Now, use a plastic scraper to scrape off the varnish. It shouldn’t be hard to remove, so if it is giving you resistance, let it sit longer.

After you remove the varnish, wipe the surface with a wet rag to remove excess polyurethane, then dry the surface with a dry cloth. I recommend giving it a light sanding to ensure all of the polyurethane and paint thinner has been removed from the surface.

Now, you are ready to reapply.

Extended Tips

  • Always read the directions on the back of your stain. Some stains take longer than others to dry, and applying your polyurethane too soon will cause it to not cure properly, making it sticky.
  • Make sure you prep the surface efficiently. Be sure to sand the surface before you apply your polyurethane. If you apply polyurethane on top of old polyurethane, you are just asking for trouble.
  • You should always stir polyurethane very slowly. Stirring the sealant too quickly will introduce air bubbles, resulting in tacky and rough polyurethane that doesn’t cure correctly.
  • Don’t apply the polyurethane coating too heavily, as this could make it harder for it to dry or prevent it from drying fully at all. To help apply the sealant properly, use an appropriate brush made specifically for polyurethane and apply it in thin coats.
  • Just like you need to make sure your stain dries all the way before applying polyurethane, always make sure the first coat of poly is completely dry before applying another coat. Failure to do this will result in the solvent not fully evaporating from the first coat and getting trapped under the second coat, resulting in delayed drying and curing time.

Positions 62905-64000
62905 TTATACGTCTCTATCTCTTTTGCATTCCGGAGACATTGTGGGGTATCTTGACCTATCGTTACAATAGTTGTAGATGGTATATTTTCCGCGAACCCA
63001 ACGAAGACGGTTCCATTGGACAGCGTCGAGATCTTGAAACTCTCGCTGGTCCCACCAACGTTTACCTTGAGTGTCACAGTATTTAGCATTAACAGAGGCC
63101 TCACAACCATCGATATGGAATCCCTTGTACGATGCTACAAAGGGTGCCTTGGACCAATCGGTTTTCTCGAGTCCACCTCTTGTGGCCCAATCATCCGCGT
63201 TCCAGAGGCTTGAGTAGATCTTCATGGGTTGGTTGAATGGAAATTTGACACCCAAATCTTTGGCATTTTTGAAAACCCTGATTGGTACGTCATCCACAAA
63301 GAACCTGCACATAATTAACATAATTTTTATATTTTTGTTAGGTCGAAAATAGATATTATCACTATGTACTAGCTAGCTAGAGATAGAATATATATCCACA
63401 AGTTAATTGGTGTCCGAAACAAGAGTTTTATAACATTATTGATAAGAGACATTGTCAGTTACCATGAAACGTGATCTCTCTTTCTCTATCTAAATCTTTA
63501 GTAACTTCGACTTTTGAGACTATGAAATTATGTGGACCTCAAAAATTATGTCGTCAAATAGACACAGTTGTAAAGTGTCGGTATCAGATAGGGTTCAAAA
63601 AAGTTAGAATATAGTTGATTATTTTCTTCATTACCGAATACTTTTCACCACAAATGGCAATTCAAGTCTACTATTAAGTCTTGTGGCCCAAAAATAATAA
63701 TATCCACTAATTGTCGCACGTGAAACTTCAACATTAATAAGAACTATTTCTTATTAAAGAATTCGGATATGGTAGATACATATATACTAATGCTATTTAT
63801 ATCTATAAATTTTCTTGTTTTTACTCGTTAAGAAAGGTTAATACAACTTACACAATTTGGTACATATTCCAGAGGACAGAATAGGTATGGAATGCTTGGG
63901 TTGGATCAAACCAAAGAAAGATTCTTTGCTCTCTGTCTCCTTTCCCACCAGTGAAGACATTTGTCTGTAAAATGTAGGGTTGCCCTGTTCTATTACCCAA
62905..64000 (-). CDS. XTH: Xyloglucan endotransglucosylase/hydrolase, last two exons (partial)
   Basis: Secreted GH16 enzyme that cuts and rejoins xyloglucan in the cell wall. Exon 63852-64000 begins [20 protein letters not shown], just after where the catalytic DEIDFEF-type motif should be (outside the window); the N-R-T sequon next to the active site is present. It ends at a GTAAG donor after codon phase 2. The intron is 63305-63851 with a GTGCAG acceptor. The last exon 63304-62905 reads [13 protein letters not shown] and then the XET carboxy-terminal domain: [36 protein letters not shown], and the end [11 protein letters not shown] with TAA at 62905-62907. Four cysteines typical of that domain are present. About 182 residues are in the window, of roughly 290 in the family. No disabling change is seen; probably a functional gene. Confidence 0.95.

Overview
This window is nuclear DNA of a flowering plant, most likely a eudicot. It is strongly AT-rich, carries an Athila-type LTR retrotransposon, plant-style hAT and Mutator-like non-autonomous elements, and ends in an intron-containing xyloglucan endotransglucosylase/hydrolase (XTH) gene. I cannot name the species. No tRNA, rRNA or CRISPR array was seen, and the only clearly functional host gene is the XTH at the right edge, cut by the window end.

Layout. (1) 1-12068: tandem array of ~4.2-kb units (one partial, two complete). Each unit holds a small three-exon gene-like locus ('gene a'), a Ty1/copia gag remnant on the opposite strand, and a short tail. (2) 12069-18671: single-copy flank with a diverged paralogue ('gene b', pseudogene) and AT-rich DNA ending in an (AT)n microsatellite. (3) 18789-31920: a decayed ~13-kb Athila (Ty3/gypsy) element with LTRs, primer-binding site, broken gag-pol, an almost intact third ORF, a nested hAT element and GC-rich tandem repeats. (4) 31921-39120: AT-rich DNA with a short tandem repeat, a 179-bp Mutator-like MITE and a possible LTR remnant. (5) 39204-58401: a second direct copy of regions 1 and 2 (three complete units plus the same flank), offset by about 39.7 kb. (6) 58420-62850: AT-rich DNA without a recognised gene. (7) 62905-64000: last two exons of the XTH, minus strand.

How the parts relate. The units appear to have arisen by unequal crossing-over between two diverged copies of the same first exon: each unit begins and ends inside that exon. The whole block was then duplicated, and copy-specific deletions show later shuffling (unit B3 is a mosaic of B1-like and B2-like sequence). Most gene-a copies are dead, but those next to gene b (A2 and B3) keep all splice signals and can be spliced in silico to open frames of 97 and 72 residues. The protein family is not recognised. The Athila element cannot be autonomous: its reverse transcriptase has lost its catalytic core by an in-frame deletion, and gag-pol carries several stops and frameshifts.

• You must always sand your polyurethane and clean it well before applying another coat to ensure dirt and dust don’t get trapped between the coats
  • Choose the right polyurethane finish. There are different polyurethanes for different projects, and choosing the right one is vital for your sealant to dry and cure properly.


You can try a few different things when it comes to fixing sticky polyurethane! Even if you have to start over, you can look at it as a learning opportunity to fix something you may have done incorrectly, and you will do better the next time.

Even if you did everything perfectly, sometimes polyurethane just doesn’t cure correctly, and that isn’t your fault. All DIY projects are subject to trial and error, so don’t give up!

We hope you found this article helpful. Have you ever had to deal with sticky polyurethane? How did you fix it? Did you try a method that isn’t listed? Let us know in the comments below, as well as if you have any questions or concerns! We love to hear from our readers!